Due to dangerous conditions in the Santiam Canyon, the Marion County Sheriff's Office said it was limiting access to the area to fire and law enforcement only. Displaced residents can call the sheriff's office to have a deputy check on their homes in Detroit and Idanha only. People can call 503-798-6823 between 8 a.m. and 5 p.m. The sheriff's office said to leave a name, address, phone number, anyone missing from the location and any animals at the location.
Two fires burning in Washington County, the Chehalem Mountain-Bald Peak Fire north of Newberg and the Powerline Fire near Hagg Lake, were 100% contained by Tuesday.
Tualatin Valley Fire & Rescue (TVF&R) reported that all Level 3 evacuations for the Chehalem Mountain-Bald Peak Fire were lifted. Forest Grove Fire & Rescue said firefighters were able to protect homes, but three barns burned.
INTERACTIVE MAP: Evacuation orders for Chehalem Mountain-Bald Peak Fire
The Powerline Fire burned about 120 acres. No structures were lost. All evacuation orders were lifted at 7 p.m. on Sunday. Hagg Lake and all recreational areas remained closed.
The Holiday Farm Fire started Sept. 7 and burned homes in towns and communities along the McKenzie River, east of Eugene. According to InciWeb, the fire had burned more than 166,000 acres and was 6% contained as of Tuesday morning.
One person was found dead within the fire perimeter on Friday, according to the Lane County Sheriff's Office.
The Register-Guard reports that Blue River suffered catastrophic damage and lives have likely been lost. On Wed. Sept. 9, Gov. Brown said the communities of Vida and Blue River were "substantially destroyed."
The Echo Mountain Complex Fire had burned more than 2,400 acres and was 33% contained as of Tuesday morning, according to InciWeb. It destroyed 100 homes and prompted Level 3 (Go Now) evacuation notices for some residents in Lincoln City and Rose Lodge.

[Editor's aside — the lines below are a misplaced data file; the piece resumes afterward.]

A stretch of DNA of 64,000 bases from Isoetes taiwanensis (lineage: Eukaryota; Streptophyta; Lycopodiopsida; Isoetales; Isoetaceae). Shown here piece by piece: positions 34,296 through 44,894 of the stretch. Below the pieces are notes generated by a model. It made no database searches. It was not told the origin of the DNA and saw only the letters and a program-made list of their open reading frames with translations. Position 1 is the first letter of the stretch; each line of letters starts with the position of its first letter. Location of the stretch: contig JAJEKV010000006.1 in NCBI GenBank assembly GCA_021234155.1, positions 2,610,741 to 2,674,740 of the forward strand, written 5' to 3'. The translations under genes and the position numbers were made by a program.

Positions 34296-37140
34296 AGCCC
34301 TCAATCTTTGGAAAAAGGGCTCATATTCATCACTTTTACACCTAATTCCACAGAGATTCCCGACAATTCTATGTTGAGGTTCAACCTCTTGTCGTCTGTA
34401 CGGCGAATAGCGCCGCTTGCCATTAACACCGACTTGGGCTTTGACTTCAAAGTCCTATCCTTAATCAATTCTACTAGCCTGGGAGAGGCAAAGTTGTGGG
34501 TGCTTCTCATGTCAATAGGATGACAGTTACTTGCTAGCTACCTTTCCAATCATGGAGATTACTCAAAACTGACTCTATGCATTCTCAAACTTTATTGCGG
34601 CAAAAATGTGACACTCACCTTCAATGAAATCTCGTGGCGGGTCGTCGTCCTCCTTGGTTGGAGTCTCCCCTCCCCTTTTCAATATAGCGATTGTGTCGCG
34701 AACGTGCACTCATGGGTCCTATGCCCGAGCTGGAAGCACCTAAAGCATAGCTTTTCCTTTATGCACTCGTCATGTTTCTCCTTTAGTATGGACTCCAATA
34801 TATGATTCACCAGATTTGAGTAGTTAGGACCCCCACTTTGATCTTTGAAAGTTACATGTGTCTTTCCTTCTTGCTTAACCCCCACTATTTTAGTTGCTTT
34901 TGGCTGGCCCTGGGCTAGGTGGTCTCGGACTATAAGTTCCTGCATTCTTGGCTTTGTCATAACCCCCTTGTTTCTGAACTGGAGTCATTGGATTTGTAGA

An evacuation site was set up for residents affected by fires in Lincoln County, at the Newport Recreation Center located at 225 SE Avery Street.
On Monday, North Lincoln Fire and Rescue said the area is still not safe for the public to return. There are still trees falling down and the roads need to be clear for the official agencies working to clear the area. Officials hope in another 4-5 days that they can start letting people in, but in the meantime, if you want information on the status of your home, you can call the county's call center at 541-265-0621 and the sheriff's deputy will go out and check on it.
Check tripcheck.com for the latest information on road closures.
The Almeda Fire started in Ashland and then burned through Talent and Phoenix. At least four people died in the fire, according to OEM, and dozens remain unaccounted for. Police have opened a criminal investigation into how the fire started.
The Slater/Devil fires that started in California were threatening the Illinois Valley. The fires had burned more than 136,000 acres and were 10% contained as of Tuesday.
The South Obenchain Fire, burning near Eagle Point, a town about 12 miles northwest of Medford, had burned more than 32,000 acres and was 20% contained as of Tuesday.
Douglas County is battling a number of wildfires, the largest being the Archie Creek Fire, which prompted evacuation orders for the entire county.
The Archie Creek Fire had burned more than 121,000 acres was 15% contained as of Monday morning, according to InciWeb. It had destroyed 109 homes, according to OEM.
A shelter was available for evacuated residents at the Douglas County Fairgrounds at 2110 Frear Street, Roseburg.
The Big Hollow Fire is burning near Cougar, Washington. As of Tuesday morning, it had burned about 21,000 acres and was 10% contained, according to InciWeb.
The 42 cabins at Government Mineral Springs were placed under a Level 3 evacuation order, according to officials. Some other areas are under Level 1 (Be Ready) and Level 2 (Be Set) evacuation orders. See the evacuation map here.